If you can afford to press your music to vinyl, because it is quite a bit more expensive than CDs and of course, releasing digitally, know that the format alone will help you expand your sales and distribution reach, and make whatever creative efforts you can to infuse the release with a unique touch. And if you’re promoting a single, consider releasing it as a 7-inch, complete with a B-side, such as a remix of one of your other tunes, or a secret track from a forthcoming album, etc.
No matter what, always try to include a digital download with the purchase of your LP, to make sure everyone can share your music with their friends.
Tune in, you’re on the air waves.
Like teenagers, college students also help spur music trends. In the late 1980s and early 1990s, it was college radio that brought grunge music to the mainstream. And radio is still very much relevant today, allowing for connection by way of curation.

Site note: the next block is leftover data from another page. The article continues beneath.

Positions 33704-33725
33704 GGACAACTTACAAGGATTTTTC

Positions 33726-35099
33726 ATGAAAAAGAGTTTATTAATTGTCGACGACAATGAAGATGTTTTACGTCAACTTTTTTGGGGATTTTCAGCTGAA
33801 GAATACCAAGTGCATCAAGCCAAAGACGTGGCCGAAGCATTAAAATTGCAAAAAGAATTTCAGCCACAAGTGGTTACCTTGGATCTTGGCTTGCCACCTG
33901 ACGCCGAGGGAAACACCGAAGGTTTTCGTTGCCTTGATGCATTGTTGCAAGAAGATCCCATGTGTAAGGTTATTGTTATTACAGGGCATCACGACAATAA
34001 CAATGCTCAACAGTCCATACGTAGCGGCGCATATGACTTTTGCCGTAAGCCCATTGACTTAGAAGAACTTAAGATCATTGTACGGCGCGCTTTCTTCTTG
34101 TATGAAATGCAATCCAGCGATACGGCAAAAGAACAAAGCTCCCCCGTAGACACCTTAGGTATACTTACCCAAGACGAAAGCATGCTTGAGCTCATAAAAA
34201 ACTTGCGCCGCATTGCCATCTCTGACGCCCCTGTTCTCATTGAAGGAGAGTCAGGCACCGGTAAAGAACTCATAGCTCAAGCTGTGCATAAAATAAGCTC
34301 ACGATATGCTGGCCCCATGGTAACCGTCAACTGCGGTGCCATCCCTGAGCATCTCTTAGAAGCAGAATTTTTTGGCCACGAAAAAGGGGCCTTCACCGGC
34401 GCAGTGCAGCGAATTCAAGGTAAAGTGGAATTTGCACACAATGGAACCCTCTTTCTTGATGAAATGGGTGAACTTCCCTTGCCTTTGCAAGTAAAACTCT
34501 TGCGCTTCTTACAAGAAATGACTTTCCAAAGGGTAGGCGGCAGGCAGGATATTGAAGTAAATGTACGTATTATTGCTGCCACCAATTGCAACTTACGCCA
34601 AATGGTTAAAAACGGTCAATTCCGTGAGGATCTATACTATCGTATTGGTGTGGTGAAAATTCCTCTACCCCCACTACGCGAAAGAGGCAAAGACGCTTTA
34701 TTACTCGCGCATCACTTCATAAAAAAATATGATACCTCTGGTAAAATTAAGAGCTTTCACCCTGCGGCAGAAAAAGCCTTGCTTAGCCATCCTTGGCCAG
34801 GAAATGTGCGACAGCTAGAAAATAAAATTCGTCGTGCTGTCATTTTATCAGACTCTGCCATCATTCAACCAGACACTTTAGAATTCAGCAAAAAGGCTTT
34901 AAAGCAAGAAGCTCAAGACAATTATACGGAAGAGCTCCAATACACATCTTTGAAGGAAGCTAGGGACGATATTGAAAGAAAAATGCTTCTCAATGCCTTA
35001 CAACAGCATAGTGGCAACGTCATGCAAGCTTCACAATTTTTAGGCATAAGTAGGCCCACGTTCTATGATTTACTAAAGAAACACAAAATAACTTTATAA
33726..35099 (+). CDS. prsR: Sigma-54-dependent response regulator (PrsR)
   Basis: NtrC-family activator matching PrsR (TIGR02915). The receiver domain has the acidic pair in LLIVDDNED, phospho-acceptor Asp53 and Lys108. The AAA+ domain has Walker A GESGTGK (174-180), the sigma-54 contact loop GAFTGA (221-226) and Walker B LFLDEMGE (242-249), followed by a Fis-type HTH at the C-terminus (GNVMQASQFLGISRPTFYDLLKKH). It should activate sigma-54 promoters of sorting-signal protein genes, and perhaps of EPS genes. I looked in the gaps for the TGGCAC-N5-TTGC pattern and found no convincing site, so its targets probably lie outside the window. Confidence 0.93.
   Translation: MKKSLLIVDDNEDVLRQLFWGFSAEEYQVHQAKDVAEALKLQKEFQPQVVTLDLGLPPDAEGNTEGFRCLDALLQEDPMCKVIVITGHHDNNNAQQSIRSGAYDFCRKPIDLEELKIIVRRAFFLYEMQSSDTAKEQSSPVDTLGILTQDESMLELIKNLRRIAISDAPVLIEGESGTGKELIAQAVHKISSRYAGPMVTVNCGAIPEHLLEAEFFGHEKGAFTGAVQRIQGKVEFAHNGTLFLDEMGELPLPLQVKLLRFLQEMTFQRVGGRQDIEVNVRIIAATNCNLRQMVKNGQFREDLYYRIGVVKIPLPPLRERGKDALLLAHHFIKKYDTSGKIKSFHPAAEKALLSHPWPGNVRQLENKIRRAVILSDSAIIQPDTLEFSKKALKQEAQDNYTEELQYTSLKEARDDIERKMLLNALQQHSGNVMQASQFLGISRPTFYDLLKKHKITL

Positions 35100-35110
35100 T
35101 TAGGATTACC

In recent years, NPR has taken radio a step further with its popular “Tiny Desk Concerts” series, where up-and-coming musicians perform a short concert inside NPR’s Washington, D.C., offices. These concerts are broadcast over terrestrial radio and online, and on YouTube as well.
What this means is that “radio” doesn’t just have to mean FM only. When you send your latest album or single to a radio station, include video links of you performing in your press package, and suggest doing an on-air performance or an interview as well. This content is likely to get syndicated across a variety of channels.
One final note
Self-promotion doesn’t have to be so intimidating. To successfully market your next album or single, you need to think like an entrepreneur — skilled promoters have a deep understanding of how to best use networking, social media, and current market trends to their advantage. But really, it all comes down to being proud of what you’ve accomplished and passionate enough to let your creative voice shine through your marketing efforts.
New to Soundfly?